Strategic Federal Human Capital Management – Succession Planning



With an ongoing challenge of retiring baby boomers, a struggle to attract and retain millennials and the urgency of developing new leaders, federal Chief Human Capital Officers (CHCOs) and HR leaders have an urgent need to put in place succession planning initiatives to ensure their agencies have the people and skill sets in place to continue to fulfill the agency missions.

This is the seventh post in a series looking at the numerous strategic federal human capital management issues facing federal HR leaders. As part of their strategic process, forward-thinking agencies ensure a data-driven approach underpins succession planning, which provides powerful insight for executives and managers to ensure they are identifying, retaining and developing the best talent.

Why Succession Planning is Critical

Even without the impending retirements that most agencies are facing, succession planning is critical to an agency’s ability to continue to fulfill its mission. There are many reasons for this:

  • The unexpected. Even if you feel you have a handle on your workforce, there is always the possibility of unforeseen events having a major impact. These include unexpected retirements, unexpected illness and unanticipated external forces. While you don’t intend for any to occur, your agency will be much better off if you’re ready, in case they do.
  • Leadership development. Employees will benefit from training and leadership development, as they become ready to take on important new roles.
  • Morale and engagement. Employees often become more inspired and engaged, as well as committed to an agency, when they better understand their current and potential contributions to the overall agency goals and mission.
  • Smoother transition. As your agency struggles with increased retirements and the need to bring on new talent, internal replacements for new positions can often lead to faster and easier transitions than hiring outside, which has a higher price and longer timeline for acquiring institutional knowledge

Five steps to Data-driven Succession Planning

Let’s look at five key steps an agency should take to implement a data-driven succession planning process or to enhance an existing plan with people analytics.

1. Identify critical positions and skills.

Identify the critical positions and skills to ensure leadership continuity and mitigate risk from leadership attrition. It’s important to ensure you understand the level of risk to your agency if a position is left vacant for an extended period of time. You also need to ensure the skill sets of other employees are known and who can potentially fulfill your vacancies.

2. Identify all high potential employees.

Identify the employees who are exceptional performers, passionate about the agency and will be able to help lead the agency forward. At the same time, it is important to build a culture where people want to help others and the agency succeed. This culture will be important in helping high potential employees step forward and feel their voices will be heard — and their skills and contributions valued.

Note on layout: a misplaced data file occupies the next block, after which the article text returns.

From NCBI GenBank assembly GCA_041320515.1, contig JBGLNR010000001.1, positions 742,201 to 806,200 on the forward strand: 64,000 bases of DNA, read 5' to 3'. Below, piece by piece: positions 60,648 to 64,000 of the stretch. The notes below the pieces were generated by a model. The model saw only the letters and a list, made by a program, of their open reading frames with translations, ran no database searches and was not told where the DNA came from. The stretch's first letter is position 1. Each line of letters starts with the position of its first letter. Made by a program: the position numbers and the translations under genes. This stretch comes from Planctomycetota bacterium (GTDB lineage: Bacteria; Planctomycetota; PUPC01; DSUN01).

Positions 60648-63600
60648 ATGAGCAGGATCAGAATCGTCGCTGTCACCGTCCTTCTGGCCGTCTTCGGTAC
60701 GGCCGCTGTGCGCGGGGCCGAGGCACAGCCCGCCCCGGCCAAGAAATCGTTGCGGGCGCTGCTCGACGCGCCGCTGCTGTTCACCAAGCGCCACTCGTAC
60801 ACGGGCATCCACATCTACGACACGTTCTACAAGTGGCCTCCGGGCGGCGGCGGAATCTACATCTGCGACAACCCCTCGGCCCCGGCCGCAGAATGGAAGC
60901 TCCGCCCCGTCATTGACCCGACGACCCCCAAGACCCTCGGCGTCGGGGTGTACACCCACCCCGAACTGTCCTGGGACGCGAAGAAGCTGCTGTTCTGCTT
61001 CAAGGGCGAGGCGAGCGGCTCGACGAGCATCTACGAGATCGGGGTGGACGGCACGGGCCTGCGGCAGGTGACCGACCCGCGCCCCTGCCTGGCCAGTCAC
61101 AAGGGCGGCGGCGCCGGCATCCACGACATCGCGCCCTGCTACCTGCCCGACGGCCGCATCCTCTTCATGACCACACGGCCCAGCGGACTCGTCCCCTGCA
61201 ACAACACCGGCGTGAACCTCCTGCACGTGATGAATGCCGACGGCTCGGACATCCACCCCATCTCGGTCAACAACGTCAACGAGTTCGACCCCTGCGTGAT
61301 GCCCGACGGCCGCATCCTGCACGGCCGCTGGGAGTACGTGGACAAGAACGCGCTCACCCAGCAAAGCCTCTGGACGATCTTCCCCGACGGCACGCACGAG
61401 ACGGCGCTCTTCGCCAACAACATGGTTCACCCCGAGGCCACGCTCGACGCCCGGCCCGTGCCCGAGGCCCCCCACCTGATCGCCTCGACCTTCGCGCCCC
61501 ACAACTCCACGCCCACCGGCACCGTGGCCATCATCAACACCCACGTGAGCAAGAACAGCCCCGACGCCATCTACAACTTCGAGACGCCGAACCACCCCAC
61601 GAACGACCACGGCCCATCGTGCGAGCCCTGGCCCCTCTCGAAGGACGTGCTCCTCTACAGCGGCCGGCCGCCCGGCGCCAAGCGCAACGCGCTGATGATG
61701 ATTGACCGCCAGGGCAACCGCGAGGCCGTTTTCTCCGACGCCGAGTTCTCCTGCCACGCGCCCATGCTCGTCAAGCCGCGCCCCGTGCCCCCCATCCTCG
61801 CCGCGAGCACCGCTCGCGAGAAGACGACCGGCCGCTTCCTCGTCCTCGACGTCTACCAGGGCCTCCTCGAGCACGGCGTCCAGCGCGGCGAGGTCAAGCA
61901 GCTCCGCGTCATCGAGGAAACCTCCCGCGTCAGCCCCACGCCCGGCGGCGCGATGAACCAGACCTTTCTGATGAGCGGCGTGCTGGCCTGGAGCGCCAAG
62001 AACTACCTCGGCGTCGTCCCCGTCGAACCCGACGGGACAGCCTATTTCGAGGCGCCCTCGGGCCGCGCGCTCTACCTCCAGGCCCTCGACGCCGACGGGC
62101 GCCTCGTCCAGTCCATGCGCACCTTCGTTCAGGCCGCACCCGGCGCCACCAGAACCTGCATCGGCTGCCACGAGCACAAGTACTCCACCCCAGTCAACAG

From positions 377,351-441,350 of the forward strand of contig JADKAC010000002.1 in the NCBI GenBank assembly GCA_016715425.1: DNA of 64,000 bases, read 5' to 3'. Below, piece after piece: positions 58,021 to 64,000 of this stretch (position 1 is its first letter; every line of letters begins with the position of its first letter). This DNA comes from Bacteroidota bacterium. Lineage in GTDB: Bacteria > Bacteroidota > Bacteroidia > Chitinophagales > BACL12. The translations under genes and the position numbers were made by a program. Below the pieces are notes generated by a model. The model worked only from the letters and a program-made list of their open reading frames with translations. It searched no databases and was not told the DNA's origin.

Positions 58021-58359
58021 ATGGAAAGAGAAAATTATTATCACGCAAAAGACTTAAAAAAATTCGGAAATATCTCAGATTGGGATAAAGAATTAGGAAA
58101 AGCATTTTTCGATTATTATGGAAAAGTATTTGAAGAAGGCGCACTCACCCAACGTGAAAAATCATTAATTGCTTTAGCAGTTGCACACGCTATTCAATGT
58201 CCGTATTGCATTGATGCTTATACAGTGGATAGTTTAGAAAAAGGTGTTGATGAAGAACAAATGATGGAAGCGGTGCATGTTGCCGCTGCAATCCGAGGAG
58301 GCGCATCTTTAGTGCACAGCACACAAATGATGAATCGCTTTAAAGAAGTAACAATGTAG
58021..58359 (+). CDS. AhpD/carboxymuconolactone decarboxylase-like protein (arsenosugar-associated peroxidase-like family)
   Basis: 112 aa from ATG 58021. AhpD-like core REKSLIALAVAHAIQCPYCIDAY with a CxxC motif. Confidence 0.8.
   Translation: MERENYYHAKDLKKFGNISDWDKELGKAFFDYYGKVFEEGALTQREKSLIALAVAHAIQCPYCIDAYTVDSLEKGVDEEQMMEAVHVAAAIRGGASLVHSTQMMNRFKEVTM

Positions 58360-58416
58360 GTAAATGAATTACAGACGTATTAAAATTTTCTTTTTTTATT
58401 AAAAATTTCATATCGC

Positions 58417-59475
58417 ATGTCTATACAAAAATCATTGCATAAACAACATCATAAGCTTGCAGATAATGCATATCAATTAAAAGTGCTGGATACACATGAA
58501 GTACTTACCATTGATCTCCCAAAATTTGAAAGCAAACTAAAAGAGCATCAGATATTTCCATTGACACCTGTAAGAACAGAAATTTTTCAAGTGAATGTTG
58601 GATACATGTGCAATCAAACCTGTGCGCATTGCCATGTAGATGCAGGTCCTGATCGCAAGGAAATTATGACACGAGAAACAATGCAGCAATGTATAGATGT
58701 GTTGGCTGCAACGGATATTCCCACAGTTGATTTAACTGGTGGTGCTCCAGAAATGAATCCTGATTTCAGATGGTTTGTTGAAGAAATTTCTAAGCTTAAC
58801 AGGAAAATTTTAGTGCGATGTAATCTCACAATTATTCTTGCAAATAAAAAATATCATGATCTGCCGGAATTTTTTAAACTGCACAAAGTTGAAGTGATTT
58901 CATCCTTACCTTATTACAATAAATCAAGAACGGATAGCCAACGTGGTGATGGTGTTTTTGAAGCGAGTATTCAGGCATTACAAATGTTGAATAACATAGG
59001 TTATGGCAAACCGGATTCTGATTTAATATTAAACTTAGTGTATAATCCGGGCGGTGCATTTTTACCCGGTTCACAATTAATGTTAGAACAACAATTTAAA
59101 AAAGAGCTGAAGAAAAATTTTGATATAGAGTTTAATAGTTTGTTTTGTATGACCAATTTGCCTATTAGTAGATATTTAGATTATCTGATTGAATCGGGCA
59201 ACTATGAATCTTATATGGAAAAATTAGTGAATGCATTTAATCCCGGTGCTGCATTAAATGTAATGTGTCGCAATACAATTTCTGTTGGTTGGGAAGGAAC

3. Perform a reality check

Perform a gap analysis to align employee skill sets, position and potential vacancies. With this awareness, you can help employees prepare themselves for the next level in their career and within your agency. As part of the gap analysis, managers should talk to their employees about their career goals and aspirations. You want to ensure you’ll go about preparing employees for a job they want, rather than one that is not in alignment with their own goals.

4. Ensure employees are prepared

With career goals aligned with skill gaps and the agency’s needs, the agency should then implement training, development and support programs to ensure your high potential employees are prepared to move into the identified positions. Without proper preparation, you’ll be set up for failure.

5. Prove success with data

It’s important to systematically monitor workforce data, evaluate activities and make necessary adjustments. You should assess the required leadership competencies at higher position levels, compare them with known criteria and measure the progress of employees that have moved into more senior positions. By reviewing the data, you can determine which training programs are working best, which development programs might need tweaking and what is working best.

With increased scrutiny, federal agencies are faced with the challenge of providing exceptional service and accountability for the results produced. To ensure your agency meets its high performance expectations, it’s critical that workable and efficient succession plans are in place to deal with the inevitable loss of leaders and other key personnel.

Related Posts:

Strategic Federal Human Capital Management — Knowledge Sharing
Strategic Federal Human Capital Management — HR Service Delivery
Strategic Federal Human Capital Management — People Analytics
Strategic Federal Human Capital Management — Security
Strategic Federal Human Capital Management — Employee Engagement
Strategic Federal Human Capital Management — Talent Acquisition



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